It represents 50 per cent revenue decline of PBC’s revenue over the four-year period. PBC is among government owned ventures that have been posting losses since 2016. As of 2020, PBC long-term loans stood at 504 million cedis. It’s now a tale of uncertainty for over 900 staff of PBC who have been battling irregular payment of salaries.

On August 2022, a circular copied all staff indicated that payment of salaries will delay due to the current financial challenge facing the company. When we spoke to this staff who pleaded anonymity in November 2022, he told JoyNews their salaries delayed for three months last year. It was not only difficult for many to fend for themselves, but, their families as well.

He said it is now difficult for staff to access welfare loans from the company which wasn’t the norm in the recent past.

So dire is the financial situation of PBC that it suspended the intake of national service personnel for the 2022/2023 year. In a circular cited by JoyNews, the human resource manager, William Ayisi, cited the current financial challenge of the company as the reason.

In January 2022, PBC wrote to the ministry of employment about its intention to restructure the company including downsizing its staff. It cited the prevailing financial and operational downturn making it difficult to pay staff and meet its obligations to its stakeholders. It said the staff who would be affected by the downsizing are those without establishment. Our sources suggest that when COCOBOD secured the cocoa syndicated loan last year, it loaned PBC with an estimated 350 million cedis. Management used 50 million cedis to cover staff remuneration and other administrative expenses. The national projection PBC set for itself for the 2022/2023 main crop season was to purchase 170,000 tonnes of cocoa. But, with the limited funds in PBC’s account, this target remains a pipedream, and leaves staff in another boat of uncertainty on what fate hangs on the survival of PBC and possible payment of their remuneration.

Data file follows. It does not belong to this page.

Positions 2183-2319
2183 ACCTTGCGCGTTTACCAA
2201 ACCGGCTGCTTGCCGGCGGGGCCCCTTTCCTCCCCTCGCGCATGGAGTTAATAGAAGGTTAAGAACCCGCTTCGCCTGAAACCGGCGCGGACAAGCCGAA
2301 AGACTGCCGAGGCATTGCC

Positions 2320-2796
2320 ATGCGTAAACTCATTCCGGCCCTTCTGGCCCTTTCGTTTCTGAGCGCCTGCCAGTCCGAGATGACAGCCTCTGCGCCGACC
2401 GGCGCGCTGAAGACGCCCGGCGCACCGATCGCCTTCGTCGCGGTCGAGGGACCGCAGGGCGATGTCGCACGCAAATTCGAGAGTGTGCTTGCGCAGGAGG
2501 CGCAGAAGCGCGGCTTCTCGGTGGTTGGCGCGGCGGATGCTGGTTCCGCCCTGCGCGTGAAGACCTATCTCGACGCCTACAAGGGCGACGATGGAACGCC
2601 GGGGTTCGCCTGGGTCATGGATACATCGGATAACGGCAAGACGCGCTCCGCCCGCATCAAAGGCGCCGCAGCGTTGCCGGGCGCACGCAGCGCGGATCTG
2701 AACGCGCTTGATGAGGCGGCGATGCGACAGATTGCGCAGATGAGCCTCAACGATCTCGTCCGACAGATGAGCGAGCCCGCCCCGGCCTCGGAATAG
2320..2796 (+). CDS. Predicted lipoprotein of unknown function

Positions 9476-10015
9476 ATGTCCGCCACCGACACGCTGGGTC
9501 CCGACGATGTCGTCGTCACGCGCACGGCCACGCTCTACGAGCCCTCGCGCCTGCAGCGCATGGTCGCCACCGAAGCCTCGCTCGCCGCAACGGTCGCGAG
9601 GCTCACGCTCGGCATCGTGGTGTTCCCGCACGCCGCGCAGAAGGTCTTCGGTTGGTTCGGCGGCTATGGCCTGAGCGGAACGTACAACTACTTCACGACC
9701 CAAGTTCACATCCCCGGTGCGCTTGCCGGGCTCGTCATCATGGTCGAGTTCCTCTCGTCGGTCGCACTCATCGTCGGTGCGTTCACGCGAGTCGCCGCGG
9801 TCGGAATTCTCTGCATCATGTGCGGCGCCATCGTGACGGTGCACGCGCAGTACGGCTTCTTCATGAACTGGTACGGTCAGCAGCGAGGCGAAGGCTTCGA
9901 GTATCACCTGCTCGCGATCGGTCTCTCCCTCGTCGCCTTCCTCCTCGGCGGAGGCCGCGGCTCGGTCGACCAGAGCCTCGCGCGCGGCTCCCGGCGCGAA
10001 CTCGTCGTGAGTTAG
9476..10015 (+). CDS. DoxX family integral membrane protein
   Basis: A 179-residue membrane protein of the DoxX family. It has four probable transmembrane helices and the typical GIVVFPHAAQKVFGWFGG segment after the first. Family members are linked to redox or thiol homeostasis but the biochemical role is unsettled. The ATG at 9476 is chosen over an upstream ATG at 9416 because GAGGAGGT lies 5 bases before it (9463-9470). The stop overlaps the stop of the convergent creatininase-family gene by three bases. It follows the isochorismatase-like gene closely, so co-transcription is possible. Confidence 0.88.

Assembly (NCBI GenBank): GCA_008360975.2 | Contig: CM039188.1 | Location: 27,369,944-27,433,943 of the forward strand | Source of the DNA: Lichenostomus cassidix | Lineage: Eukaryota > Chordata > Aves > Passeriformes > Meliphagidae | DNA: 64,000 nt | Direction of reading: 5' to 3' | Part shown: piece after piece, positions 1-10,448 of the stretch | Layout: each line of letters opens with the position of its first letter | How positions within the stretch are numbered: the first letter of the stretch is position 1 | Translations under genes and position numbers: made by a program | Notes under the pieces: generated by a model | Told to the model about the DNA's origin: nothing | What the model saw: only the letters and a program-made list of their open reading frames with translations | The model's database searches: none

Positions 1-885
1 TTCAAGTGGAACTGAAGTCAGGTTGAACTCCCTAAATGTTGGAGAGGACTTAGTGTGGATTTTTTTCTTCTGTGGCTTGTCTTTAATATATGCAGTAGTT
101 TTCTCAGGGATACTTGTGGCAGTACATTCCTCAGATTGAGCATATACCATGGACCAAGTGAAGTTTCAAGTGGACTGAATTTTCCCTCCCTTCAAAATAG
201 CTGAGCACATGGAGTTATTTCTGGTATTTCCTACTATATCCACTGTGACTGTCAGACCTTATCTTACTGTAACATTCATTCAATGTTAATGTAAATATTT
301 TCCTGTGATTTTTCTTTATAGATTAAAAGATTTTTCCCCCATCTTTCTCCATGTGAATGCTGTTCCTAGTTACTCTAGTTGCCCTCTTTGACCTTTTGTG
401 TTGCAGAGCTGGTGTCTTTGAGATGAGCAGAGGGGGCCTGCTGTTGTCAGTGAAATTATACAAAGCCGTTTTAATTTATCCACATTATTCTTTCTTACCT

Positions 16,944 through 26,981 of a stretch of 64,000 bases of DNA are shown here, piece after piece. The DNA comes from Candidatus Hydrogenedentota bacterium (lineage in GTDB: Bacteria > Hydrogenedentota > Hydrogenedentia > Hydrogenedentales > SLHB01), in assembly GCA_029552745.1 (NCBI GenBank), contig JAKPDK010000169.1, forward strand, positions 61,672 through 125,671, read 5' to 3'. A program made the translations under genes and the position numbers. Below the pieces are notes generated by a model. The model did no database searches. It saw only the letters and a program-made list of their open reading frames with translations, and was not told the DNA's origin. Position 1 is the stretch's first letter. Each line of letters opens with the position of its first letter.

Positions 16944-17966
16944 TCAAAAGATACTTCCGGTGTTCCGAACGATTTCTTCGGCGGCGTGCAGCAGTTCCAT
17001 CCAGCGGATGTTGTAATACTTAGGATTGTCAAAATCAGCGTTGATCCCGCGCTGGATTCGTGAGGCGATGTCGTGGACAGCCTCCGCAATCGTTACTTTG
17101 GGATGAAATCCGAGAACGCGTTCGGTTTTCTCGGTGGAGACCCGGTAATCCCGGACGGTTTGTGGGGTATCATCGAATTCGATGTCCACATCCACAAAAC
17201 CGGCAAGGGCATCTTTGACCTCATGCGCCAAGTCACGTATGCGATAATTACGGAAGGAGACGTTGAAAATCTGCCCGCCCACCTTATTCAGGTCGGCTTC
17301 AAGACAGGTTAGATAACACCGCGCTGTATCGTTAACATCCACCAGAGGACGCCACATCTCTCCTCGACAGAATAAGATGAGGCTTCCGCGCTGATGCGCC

The fears of the staff of PBC keep growing with each passing day. The staff have the happenings of one of the subsidiaries of PBC, PBC Shea butter in Buipe in the Savannah region at the back of their minds. PBC Shea butter has stopped operations, its offices abandoned and operational vehicles parked. Their fuel station and tanks are beginning to rust. The once vibrant entity is a pale shadow of itself. The machines that used to process the shea butter are redundant and gathering dust with spiders filling its parts with cobwebs. The boilers which gave a sense of life at the premises are sitting in deafening silence. Bags of shea butter wasting away in the company’s stores. Its storage facility are now the delight of birds. Atta Mudasiru, a staff of PBC shea butter, blames the lack of foresight on the part of management for the plight of the company.

Since then, it’s been untold hardship on the staff of the company. It’s been eight months since they were paid. Musah Mohammed says he is heavily indebted, making it difficult for him to step out during day time.

The management is unable to raise loans from the banks because of PBC’s indebtedness. Borenyi Yusif cannot remember the last time he set his eyes on top managers of the company.

This is a fate not far from PBC limited, as many workers fear. It requires immediate intervention to save the only state-owned cocoa buying company for the sake of the many mouths that depend on its survival.